Cullen is acutely aware of the risks involved, but it’s clear that those same risks are what draw him in: ‘It’s new and it’s exciting. It’s dangerous, but the fact that one punch can change everything is definitely the appeal. I fell out of love with MMA a bit because the results felt a bit like a lottery, with bare knuckle there’s rarely any doubt.’
There was certainly little doubt in his last fight. Cullen won by knock out in under 90 seconds. His next fight will be at the O2 in January 2018, where he will be up against Shaun George, who contested for a world title at the last bare-knuckle event held at the O2. Cullen and George will compete for the world lightweight (76 kg) title yet, despite the the title’s significance, the monetary rewards are relatively tiny. Cullen will earn between £1,000 and £2,000 for taking his next fight, plus a percentage of the ticket sales. Hence the reason Cullen must continue his day job.
‘I think you have to be certain type of person to do it,’ the fighter says. ‘You have to be a little bit crazy, I wouldn’t like to see my kids do it but if they had talent then who am I to stop them? Scaffolders are all a bit off their head. I’ve been doing it for so long it comes a part of who you are and what you’re about. I’ve got good support.
‘After this fight I’ll be straight back into work on the Monday. You could catch a guy badly and your hand is gone. It’s crazy but I love it. I’ve signed a contract for two years and after that I’ll reassess. In that contract I can have up to six fights a year and am allowed to carry to compete in other combat sports, as long as it’s not with a rival promoter or show. I still like to mix it up a bit.’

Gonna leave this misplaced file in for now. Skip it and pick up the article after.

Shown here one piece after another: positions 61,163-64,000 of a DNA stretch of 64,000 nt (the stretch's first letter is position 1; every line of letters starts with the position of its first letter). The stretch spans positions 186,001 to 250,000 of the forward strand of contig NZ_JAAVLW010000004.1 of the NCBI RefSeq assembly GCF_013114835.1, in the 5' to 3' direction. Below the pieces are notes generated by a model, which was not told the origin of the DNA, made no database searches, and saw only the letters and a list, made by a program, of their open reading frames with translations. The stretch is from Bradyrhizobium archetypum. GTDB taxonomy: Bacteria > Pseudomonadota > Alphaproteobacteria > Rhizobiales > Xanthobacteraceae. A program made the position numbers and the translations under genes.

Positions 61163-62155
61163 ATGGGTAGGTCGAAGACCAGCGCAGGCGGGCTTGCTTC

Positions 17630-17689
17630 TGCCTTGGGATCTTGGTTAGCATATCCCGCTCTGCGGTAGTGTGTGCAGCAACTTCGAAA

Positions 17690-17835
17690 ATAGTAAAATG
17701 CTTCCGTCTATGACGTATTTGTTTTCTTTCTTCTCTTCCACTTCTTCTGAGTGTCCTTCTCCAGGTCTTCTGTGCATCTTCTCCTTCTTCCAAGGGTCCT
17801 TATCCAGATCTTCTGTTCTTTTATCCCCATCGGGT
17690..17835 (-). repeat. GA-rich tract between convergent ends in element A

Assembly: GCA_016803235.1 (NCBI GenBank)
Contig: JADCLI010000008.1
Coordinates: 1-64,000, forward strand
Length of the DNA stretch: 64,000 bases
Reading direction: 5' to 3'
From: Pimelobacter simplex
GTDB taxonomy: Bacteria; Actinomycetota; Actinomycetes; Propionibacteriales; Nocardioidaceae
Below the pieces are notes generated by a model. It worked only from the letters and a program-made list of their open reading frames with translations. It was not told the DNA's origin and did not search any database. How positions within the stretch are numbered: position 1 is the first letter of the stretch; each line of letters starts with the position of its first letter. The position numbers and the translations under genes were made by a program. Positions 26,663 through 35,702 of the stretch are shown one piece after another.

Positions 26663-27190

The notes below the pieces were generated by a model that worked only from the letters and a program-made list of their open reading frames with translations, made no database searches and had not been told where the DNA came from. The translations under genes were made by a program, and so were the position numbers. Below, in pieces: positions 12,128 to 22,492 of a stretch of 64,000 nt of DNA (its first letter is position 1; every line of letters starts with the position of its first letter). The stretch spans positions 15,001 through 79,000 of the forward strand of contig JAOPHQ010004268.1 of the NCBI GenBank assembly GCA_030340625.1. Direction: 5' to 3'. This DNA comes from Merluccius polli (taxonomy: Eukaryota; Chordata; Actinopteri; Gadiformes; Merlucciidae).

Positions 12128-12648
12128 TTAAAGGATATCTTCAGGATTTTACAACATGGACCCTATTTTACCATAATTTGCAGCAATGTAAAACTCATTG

Cullen, and Freeman more importantly, are confident that bare-knuckle boxing can shake off the stereotypes surrounding the sport. Freeman attracts fighters from all over the globe for his events, with the United States and Eastern Europe (particularly Romania) proving to be decent talent pools. Both point to the sport’s 18th- and 19th-century image, as a contest between gentlemen, as a potential marketing stance.
The pro boxers that Cullen train among look down their noses somewhat, believing – according to Cullen – that ‘the bare knuckle aspect takes away the sporting aspect.’ He argues quite the opposite: ‘In bare knuckle the distance from your opponent is further, you can stand closer with gloves when you’re defending. I can’t stand in the pocket nearly as long because the risk is so high. It makes bare knuckle like a game of chess, with two fighters plotting moves to strike. Everything has to be times exactly right or you’ll be knocked out instantly.’
The arguments over safety will continue, just like whether wearing pads and helmets in American football has made the sport safer or more dangerous. Certainly the lack of boxing gloves in bare knuckle (they do still wear strapping across their hands) makes the sport seem more raw, even visceral, to the viewer. The competition to prove one’s masculinity and strength associated with all combat sports is as obvious in bare knuckle as in glove boxing, if not more so, but there are so many factors that need to align before the sport can grow. Huge amounts of funding, carefully laid out business models, endless promotion and bonafide superstar characters are all integral. That said, MMA is proof that, with those factors in place, there is space in the international arena for any sport deemed exciting and entertaining enough. The caveat to that, however, is whether it offers enough of an alternative. MMA combines a variety of disciplines, giving it a unique selling point. The lack of gloves may not be enough for bare-knuckle boxing to do the same.
The sport may be moving in the right direction, but they are just baby steps – it has a long way to go. London appears to be leading the way, particularly with events held at venues such as the O2, but the status and financial rewards make next-to-no difference for people like Cullen – ‘I’m all about the fight,’ he says.